The equipment of the ships of the first toilets has not solved all the problems
So came the era of the space shuttles, along with space came the women and finally the toilets! In order for women-the astronauts could celebrate small need during the launch and spacewalks, NASA has developed a system of Disposable Absorption Containment Trunk, representing the same shorts with multiple absorbent layers.
Such a diaper could absorb up to 3.75 cups of urine
Space Shuttle began to be equipped with these toilets Waste Collection System cost $ 50,000 each. However, to use in microgravity them was difficult. The diameter of the hole of the toilet was only 10 inches, which was approximately quarter of the hole diameter of the earth analogue. In order to use such a toilet, the astronauts for several months I trained on the Ground. In some cases under the seat was used mounted camera that helps to better “aim”.
Simulator space Shuttle toilet
“Accuracy in such cases is very important,” says Scott Weinstein, NASA experts, who trained future astronauts to properly use the toilet on the space Shuttle.
Of course, no toilet paper here wasn’t provided. She could create an additional source of contamination.
Astronaut Mike Massimino once said that in order to conveniently fit on a space toilet, he used the handrails. In the end, it looked as if the astronaut clung to the handle of the chopper (American motorcycle with extended frame). Today’s astronauts and cosmonauts working aboard the International space station, have much more amenities. In the toilets instead of water, use the vacuum. Solid waste is collected in special plastic mesh bags that some time stored in an aluminium 20 litre containers. Filled containers shift in the cargo transport ship “Progress” for further utilization. After absorption of the liquid waste is collected using a special hose with a nozzle, which can be used by both men and women, and then passed to the regeneration system, restoring them to a condition of potable water used in the technical circuit.
Italian European space Agency astronaut Samantha Cristoforetti shows a bag for collecting solid waste
Former NASA astronaut Peggy Whitson, who has been to space more than any other NASA astronaut, in an interview with Business Insider said that is weightless, soaring – great, but to go to the toilet – a big hassle.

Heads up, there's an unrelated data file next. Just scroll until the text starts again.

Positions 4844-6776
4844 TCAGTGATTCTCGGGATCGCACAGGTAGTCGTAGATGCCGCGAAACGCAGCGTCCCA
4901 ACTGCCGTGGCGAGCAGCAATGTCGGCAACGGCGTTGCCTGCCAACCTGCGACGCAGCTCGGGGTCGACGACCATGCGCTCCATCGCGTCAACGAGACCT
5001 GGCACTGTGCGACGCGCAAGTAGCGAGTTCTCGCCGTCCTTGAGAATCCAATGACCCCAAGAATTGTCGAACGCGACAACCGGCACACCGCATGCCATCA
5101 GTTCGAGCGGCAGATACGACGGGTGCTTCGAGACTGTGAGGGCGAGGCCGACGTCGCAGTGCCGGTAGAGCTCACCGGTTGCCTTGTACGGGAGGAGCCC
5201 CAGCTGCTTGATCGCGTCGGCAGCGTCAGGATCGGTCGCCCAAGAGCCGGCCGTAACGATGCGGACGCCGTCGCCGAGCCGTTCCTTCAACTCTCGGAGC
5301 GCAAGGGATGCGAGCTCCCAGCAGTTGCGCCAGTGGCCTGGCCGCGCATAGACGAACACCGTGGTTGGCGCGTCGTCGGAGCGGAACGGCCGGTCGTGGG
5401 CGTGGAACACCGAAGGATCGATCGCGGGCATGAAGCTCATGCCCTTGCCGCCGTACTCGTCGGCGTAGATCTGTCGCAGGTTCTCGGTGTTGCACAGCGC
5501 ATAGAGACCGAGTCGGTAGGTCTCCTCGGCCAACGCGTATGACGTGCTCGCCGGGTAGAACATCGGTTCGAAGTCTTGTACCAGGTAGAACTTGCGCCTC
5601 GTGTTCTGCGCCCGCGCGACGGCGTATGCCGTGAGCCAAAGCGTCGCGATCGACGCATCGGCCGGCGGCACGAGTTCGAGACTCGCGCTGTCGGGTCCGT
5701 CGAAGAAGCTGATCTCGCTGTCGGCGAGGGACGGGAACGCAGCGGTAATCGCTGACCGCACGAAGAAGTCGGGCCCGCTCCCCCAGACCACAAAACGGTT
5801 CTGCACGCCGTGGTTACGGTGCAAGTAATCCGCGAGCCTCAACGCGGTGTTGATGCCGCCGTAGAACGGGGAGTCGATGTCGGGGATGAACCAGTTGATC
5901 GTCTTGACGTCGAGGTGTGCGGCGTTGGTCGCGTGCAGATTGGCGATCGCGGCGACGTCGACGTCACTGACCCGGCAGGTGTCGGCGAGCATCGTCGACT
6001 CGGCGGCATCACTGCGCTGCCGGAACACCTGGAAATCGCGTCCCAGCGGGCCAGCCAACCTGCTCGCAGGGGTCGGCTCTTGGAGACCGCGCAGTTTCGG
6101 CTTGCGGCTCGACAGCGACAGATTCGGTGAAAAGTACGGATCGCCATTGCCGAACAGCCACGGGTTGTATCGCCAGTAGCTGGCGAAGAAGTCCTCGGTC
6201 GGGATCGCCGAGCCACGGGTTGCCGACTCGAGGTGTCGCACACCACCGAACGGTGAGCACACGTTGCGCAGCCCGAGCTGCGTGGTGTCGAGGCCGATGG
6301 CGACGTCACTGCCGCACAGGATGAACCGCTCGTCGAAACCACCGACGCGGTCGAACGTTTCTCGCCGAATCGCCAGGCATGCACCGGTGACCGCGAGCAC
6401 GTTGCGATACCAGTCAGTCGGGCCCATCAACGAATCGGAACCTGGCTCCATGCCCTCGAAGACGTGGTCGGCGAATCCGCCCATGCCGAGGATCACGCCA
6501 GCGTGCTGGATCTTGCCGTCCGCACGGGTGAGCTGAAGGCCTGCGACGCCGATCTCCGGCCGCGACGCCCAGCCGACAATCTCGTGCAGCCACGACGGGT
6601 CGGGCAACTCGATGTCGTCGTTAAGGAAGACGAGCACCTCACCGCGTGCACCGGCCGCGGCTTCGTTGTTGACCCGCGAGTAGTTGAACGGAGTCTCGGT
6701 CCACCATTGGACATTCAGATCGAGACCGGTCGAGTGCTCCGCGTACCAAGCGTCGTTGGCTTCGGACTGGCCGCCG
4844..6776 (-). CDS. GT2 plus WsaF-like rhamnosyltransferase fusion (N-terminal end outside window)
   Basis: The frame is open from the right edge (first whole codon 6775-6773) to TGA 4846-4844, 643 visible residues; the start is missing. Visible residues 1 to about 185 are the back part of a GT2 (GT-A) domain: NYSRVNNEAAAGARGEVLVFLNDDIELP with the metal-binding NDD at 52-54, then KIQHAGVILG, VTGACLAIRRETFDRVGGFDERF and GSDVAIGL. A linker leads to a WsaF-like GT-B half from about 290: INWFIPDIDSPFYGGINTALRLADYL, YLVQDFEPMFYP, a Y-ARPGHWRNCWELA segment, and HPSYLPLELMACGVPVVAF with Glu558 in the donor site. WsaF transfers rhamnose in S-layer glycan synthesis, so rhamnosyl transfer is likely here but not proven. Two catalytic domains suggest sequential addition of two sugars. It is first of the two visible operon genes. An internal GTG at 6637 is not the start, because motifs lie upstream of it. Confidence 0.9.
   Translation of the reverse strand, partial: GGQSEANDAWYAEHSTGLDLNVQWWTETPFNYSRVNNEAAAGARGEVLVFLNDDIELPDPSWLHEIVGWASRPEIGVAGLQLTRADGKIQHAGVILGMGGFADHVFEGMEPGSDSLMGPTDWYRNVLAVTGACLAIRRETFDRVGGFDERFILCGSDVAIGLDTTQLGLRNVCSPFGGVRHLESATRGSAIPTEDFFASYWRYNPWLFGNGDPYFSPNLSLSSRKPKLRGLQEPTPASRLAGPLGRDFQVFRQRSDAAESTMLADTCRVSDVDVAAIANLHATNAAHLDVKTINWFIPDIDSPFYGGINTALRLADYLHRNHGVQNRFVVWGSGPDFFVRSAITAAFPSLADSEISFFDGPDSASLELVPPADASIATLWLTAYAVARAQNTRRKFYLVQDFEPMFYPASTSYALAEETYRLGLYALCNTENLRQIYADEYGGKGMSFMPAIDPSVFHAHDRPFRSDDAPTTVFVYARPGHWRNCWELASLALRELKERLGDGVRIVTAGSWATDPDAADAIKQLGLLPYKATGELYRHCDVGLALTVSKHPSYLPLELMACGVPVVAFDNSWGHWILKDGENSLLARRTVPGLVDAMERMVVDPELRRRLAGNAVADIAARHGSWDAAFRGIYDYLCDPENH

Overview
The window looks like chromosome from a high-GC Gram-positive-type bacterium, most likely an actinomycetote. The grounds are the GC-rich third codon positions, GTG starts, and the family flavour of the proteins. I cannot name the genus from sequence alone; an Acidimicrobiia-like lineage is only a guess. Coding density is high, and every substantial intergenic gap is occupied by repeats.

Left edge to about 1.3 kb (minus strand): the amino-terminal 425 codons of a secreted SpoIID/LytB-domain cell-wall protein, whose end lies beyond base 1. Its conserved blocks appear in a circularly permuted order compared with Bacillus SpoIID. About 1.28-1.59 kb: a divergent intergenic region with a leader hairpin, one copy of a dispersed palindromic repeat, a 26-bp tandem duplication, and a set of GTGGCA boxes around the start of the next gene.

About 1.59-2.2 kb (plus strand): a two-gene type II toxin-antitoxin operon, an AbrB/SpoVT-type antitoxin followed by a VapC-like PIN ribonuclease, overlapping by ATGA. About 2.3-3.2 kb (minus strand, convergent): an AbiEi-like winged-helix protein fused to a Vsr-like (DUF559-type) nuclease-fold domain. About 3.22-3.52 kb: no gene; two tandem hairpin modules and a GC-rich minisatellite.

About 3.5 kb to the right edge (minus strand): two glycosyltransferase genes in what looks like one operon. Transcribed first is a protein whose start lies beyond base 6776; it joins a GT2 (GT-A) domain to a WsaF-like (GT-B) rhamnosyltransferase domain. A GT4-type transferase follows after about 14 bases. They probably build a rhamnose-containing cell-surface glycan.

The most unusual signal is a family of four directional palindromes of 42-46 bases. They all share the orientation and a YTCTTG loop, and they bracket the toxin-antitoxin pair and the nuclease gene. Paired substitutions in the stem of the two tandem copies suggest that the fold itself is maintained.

“If the toilet is filled or clogged, it is necessary to wear rubber gloves and clean it,” said Whitson.
Problems on the ISS
Modern toilets aboard the ISS is very effectively cope with collection and disposal of liquid waste: approximately 80-85 percent of this waste is processed to a state of clean drinking water, says a former astronaut. However, in the opinion of a female astronaut, NASA could figure out how to do space toilets more convenient and effective.
“We want a completely closed system cyclic type. To brand all liquid waste is processed into drinking water,” — said the astronaut.
When EVAs are modern astronauts use the most absorbent underwear (Maximum Absorption Garment), which is tight-fitting underpants, soaking in everything that comes out of a person. Earlier this lingerie for NASA astronauts was produced by the company Absorbancies, but it no longer exists, but the Agency still have the pre-purchased inventory products.
The history of the modern toilet on the ISS is also not without sin. In may 2008, the most important part of the station is out of order. Fortunately, the efficiency of the device was kept in part – allow the system to collect solid waste. Later to the ISS docked Soyuz, which had a toilet (but limited capacity). Spravleniya small needs of astronauts again had to resort to the already forgotten packages.
At that time, the media wrote that the broken toilet was a disaster, since the station had only one such system. After six months on the ISS brought bought from Russia for $ 19 million full bathroom, setting it in the American module “Tranquility”. A new toilet was delivered by space Shuttle “endeavour” mission STS-126. The Russian system has independent channels for the collection of solid and liquid waste.
New technologies expand the possibilities
Last year, NASA held a competition to develop a portable system that will allow astronauts to go to the toilet with a long presence in space suits, for example, when a long-duration flight to Mars. The device below in the pictures got the first prize in the amount of $ 15,000.
The system involves the presence of a small connecting hole near the crotch of the suit to which it will be possible to connect tubes and bags for collecting liquid and solid waste. According to the description, the system even allows you to change the astronaut underwear without having to remove the suit.
Device developer Thatcher Cardon with his wife and children days and nights worked to create a working prototype.
“The design of the device I designed to the last detail. He lay, thought and imagined how it will look when using different approaches,” said Cardone in an interview with Business Insider.
“I immediately decided I needed to figure out a way waste out of the suit”.
NASA say they are not yet ready to fully use the Cardon invented a portable waste disposal system in their current suits, however, in the future the Agency may adopt “some features” of the device in the design of future spacesuits.
Cardona thinks that the same design of valves on the spacesuits can be very useful in the future. For example, when the need for emergency medical operations.
“These valves will help to simplify and faster to prepare, for example, for surgery on the abdominal cavity. If the astronaut gets into a situation where he gets hurt, for example, in mining on asteroids, such valves can be very useful”.